There have been some very early signs that the offshore oil and gas industry is picking back up again, but you can't find those signs in Noble Corporation's (NYSE:NE) most recent earnings report. Revenue and earnings continued to decline, and there wasn't much news during the quarter about new contracts to suggest things are going to get better soon.

Let's take a look at Noble's most recent results and what management sees that might suggest the market will improve.

Semisubmersible rig in dockyard

Image source: Getty Images.

By the numbers

Metric Q2 2017 Q1 2017 Q2 2017
Revenue $278.1 million $362.9 million $894.8 million
Operating income ($43.9 million) $45.8 million $449.7 million
Net income ($93.3 million) ($301.7 million) $322.9 million
EPS ($0.38) ($1.24) $1.28

Source: Noble Corporation earnings release.

It's not easy to find the good things in this most recent earnings report from Noble. The company continues to keep a close eye on costs, but rigs continue to roll off contract faster than it can sign customers up for new contracts. There was also a $0.07 per share charge related to the Paragon Offshore bankruptcy baked into that most recent result. The net income loss from the first quarter relates mostly to a $260 million non-cash tax expense, so it's not as though there was a sharp increase in the past few months.

Noble's jackup fleet continues to be the pride of the fleet. Jackups ended the quarter with a utilization rate of 93% and a respectable average dayrate of $121,300. It did have one floating rig roll off contract, though, which was a big dent to profitability. The worst performing segment of the business continues to be its older fleet of semisubmersibles -- utilization rate of 17% and an average dayrate of $126,100. Considering the age of these vessels, it would not be a stretch of the imagination to see these rigs get retired and ultimately scrapped in the next several months.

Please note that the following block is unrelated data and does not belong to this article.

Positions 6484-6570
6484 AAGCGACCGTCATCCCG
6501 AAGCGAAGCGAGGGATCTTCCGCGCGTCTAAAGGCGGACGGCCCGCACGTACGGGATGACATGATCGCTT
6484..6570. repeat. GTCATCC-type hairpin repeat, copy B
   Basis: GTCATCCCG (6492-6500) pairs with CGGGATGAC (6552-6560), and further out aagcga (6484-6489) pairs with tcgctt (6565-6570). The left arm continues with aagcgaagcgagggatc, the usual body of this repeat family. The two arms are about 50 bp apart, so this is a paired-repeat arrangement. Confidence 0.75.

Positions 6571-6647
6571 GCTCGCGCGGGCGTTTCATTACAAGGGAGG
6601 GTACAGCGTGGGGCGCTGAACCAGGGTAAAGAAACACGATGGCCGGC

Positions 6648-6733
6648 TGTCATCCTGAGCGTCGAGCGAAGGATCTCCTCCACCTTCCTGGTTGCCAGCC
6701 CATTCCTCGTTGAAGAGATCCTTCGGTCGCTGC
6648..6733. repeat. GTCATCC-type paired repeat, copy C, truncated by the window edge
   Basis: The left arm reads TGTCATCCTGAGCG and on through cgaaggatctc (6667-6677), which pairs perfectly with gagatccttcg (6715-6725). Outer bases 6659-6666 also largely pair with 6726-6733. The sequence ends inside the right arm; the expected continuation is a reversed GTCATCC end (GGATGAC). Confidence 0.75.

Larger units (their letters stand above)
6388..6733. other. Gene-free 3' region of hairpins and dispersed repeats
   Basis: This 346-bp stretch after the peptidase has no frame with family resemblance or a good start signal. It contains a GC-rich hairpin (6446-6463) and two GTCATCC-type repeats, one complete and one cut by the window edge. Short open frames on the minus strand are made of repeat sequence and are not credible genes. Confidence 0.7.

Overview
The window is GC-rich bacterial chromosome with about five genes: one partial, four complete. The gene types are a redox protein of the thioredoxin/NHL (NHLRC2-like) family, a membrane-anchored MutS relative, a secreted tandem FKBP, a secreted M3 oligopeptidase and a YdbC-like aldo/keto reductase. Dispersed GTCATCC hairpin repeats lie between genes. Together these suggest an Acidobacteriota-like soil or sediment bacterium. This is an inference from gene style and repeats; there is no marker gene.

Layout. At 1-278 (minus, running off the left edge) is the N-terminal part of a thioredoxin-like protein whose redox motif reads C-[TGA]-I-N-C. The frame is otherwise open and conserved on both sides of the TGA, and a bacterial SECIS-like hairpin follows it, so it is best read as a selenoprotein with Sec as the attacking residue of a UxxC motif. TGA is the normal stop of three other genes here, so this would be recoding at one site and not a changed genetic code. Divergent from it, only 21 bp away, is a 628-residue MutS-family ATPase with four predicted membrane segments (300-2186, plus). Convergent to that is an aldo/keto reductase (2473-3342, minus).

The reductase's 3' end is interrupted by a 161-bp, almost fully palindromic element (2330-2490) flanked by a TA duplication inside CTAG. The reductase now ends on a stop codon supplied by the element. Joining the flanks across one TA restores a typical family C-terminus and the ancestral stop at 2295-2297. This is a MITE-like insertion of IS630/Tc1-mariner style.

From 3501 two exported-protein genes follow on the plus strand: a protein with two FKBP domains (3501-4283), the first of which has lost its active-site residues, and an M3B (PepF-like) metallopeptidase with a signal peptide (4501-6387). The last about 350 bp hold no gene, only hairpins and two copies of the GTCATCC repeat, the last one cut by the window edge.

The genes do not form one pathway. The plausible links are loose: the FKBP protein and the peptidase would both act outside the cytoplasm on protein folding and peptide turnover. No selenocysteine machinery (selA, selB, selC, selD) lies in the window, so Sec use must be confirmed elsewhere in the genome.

Thankfully, Noble continues to generate free cash flow even though earnings are negative because of high non-cash depreciation and amortization expenses. At the end of the quarter, the company still had $600 million in cash on hand and a net debt of $3.2 billion.

What management had to say

Noble CEO David Williams mentioned in his statement that this quarter was a testament to the company's ability to weather the storm in the rig market, which isn't exactly a glowing review of the most recent quarter. He did say, though, that things are starting to look better thanks to new discoveries and better economics for offshore projects.

Despite the recent crude oil price volatility, our customers continue to evaluate offshore rig needs covering the remainder of 2017 and 2018. The number of jackup rigs under contract has risen steadily since the fourth quarter of 2016, while several contract awards in recent weeks provide evidence of intermediate-term support for the industry's floating rig capacity. Some of the recent floating contract awards and others still pending are addressing new, emerging offshore opportunities, such as the Black Sea, Guyana, Suriname, Mexico and Egypt, driven in many cases by the confirmation of excellent hydrocarbon potential. We still expect a meaningful decline in the industry's total supply of jackup and floating rigs given the age, condition, and state of preservation of much of the global fleet. While our industry requires more time to recover, we continue to show steady progress.

What a Fool believes

Noble's results weren't great. There isn't a whole lot of new contracts out there for rigs, but some of Noble's peers have found work lately. The fact that the company hasn't been able to pick up much work might suggest that the company has some work to do on the marketing side of the business. Management is hoping that its collaboration with General Electric on what it's calling the Digital Rig could reap rewards down the road, but certainly not today.

If the company isn't able to find work for some of its rigs in the coming quarters, especially those that are slated to roll off contract by the end of 2017, then Noble could be in a little trouble.

Tyler Crowe owns shares of General Electric. The Motley Fool owns shares of General Electric. The Motley Fool has a disclosure policy.